Senator Cornyn reframes gun debate using Travis County mental health programs
Travis County's mental health and jail diversions programs are being used to frame the latest gun regulation debate.
The round table discussion organized by Senator John Cornyn Monday morning in a Travis County courtroom was not so much about gathering ideas but seemed to be about protecting 2nd Amendment rights.
"Well, a gun is an inanimate object, and in the hands of a law abiding citizen are no threat to public safety,” said Senator Cornyn.
To shift the focus of the gun debate to the person pulling the trigger Senator Cornyn met with representatives from law enforcement and community health agencies.
"Actually I’ve been surprised at the extent to which mental health pervasive the criminal justice system,” said the Senator.
Cornyn modeled much of his Mental Health and Safe Communities Act after programs currently used in Travis County. The group was flattered, but Jason Steams with the County Attorney's Office also offered a warning.
"It’s not that hard to get the people to go into the program , a week two weeks, but to get them to stay in a program for 6 months a year 2 years, you really need to get the person used to it , managing their own meds and that's one of the hardest parts,” said Steans.
Karen Ranus- told the senator about how she struggled to find help for her daughter.
"Treatment really does work, and recovery is possible, but families like mine can’t do it alone. We need a really robust mental health system which focuses on early intervention and treatment; we need community education that elevates mental health to the same level as physical health. We need to create communities of support that no longer isolate and shame families who living with these serious mental illnesses,” said Ranus.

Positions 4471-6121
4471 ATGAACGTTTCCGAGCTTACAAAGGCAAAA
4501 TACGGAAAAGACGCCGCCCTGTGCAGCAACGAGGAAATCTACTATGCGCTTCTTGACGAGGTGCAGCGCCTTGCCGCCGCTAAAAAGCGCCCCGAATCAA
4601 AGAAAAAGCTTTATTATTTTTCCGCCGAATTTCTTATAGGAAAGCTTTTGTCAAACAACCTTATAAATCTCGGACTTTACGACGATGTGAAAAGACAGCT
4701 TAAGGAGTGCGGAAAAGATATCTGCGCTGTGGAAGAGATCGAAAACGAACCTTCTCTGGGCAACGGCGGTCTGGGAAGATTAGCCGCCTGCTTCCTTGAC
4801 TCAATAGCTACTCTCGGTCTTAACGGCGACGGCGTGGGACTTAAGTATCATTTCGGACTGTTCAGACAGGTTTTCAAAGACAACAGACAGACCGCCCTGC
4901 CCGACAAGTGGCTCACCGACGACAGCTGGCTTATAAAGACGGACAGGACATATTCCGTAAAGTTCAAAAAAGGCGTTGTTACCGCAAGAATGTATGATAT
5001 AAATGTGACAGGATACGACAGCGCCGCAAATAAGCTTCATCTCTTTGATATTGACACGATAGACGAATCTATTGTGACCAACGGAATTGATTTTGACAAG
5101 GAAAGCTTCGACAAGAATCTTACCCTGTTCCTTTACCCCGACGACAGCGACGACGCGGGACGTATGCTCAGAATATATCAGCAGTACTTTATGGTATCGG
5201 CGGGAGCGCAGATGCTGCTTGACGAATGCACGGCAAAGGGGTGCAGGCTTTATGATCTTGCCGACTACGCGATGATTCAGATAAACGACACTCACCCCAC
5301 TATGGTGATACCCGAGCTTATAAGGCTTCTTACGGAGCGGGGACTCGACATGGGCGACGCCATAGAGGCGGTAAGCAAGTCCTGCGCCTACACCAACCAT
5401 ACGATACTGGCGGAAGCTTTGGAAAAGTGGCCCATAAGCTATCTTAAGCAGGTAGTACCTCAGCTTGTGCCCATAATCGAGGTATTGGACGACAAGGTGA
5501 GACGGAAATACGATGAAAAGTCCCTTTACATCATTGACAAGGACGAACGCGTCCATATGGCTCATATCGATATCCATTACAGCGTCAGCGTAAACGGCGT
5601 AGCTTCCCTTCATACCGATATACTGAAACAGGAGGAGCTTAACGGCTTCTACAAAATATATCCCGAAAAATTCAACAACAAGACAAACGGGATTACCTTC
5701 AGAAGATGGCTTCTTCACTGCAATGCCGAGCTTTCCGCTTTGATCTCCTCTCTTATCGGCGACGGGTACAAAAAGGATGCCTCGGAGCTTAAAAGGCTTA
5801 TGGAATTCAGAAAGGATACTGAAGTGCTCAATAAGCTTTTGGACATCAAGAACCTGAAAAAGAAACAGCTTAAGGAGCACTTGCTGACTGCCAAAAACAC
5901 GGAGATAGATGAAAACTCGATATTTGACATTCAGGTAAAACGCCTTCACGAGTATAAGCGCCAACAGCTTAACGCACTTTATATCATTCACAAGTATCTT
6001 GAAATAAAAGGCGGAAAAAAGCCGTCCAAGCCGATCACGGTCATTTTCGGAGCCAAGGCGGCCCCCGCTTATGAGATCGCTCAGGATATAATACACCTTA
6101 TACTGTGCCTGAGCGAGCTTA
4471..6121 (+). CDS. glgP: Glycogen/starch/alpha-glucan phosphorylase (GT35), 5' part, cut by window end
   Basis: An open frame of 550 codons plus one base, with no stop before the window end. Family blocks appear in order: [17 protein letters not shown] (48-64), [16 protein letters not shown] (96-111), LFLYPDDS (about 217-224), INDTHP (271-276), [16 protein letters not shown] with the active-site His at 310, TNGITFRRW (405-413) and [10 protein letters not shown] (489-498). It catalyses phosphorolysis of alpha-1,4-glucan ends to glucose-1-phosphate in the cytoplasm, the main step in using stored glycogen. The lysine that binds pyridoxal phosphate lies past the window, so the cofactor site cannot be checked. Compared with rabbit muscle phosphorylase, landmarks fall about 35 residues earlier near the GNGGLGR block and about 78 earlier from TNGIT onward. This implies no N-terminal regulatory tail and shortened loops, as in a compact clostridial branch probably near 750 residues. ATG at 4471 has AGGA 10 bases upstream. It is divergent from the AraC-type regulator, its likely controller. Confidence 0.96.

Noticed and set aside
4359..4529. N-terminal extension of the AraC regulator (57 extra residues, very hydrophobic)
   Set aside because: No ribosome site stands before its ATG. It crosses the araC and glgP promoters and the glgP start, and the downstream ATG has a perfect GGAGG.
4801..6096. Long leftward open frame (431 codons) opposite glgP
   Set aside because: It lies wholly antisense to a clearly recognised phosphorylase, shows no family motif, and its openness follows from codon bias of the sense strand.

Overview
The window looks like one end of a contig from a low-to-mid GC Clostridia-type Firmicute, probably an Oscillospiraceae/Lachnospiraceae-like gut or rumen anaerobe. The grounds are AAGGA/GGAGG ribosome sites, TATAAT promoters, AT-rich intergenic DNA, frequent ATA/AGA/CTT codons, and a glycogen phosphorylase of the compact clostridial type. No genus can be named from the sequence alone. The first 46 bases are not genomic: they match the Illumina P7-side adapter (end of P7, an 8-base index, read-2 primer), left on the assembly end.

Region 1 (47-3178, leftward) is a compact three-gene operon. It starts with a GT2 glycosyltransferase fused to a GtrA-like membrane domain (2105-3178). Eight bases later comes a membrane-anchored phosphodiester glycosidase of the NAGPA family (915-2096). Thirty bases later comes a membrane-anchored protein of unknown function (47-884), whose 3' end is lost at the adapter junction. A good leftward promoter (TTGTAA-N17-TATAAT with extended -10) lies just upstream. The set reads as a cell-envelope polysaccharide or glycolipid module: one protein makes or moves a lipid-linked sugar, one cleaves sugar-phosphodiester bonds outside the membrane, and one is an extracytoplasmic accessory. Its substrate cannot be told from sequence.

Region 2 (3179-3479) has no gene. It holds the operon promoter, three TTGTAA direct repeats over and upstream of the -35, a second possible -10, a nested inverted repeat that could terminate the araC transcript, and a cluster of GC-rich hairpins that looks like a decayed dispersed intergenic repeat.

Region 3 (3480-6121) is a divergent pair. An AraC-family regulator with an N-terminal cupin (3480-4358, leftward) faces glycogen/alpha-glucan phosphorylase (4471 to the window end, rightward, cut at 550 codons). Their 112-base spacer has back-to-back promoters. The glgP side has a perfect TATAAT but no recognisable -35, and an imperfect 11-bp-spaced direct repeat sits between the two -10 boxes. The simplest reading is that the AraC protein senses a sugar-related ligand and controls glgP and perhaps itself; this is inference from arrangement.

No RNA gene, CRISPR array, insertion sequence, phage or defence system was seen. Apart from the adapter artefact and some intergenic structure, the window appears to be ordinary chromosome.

Many who cannot find help end up in jail. On a typical day, according to Sheriff Greg Hamilton, 30% of those in the county lock-up receive some type of mental health counseling.
“I believe it’s working, an one of the things I’ll say is I talked about the counselor intake officers that we are going to have, I think one of the things that has been happening is that some individuals seem to be slipping through the cracks and I believe once we bring on more individuals to assist us in screening I think we are going to find that big number is going to continue to go up,” said Sheriff Hamilton.
The Senator's plan does not provide new federal funding but re-directs money that’s already in the budget.
"What I’m trying to do is find a way to break the log jam between people like me who are strong 2nd Amendment advocates an those who don't want to do anything and prefer to have a political debate that's endless and never ends up giving us a solution,” said Senator Cornyn.
The Senator “s legislation will also require a faster back ground check and a judicial hearing to determine whether or not a person is a danger before prohibiting them from purchasing or possessing a firearm.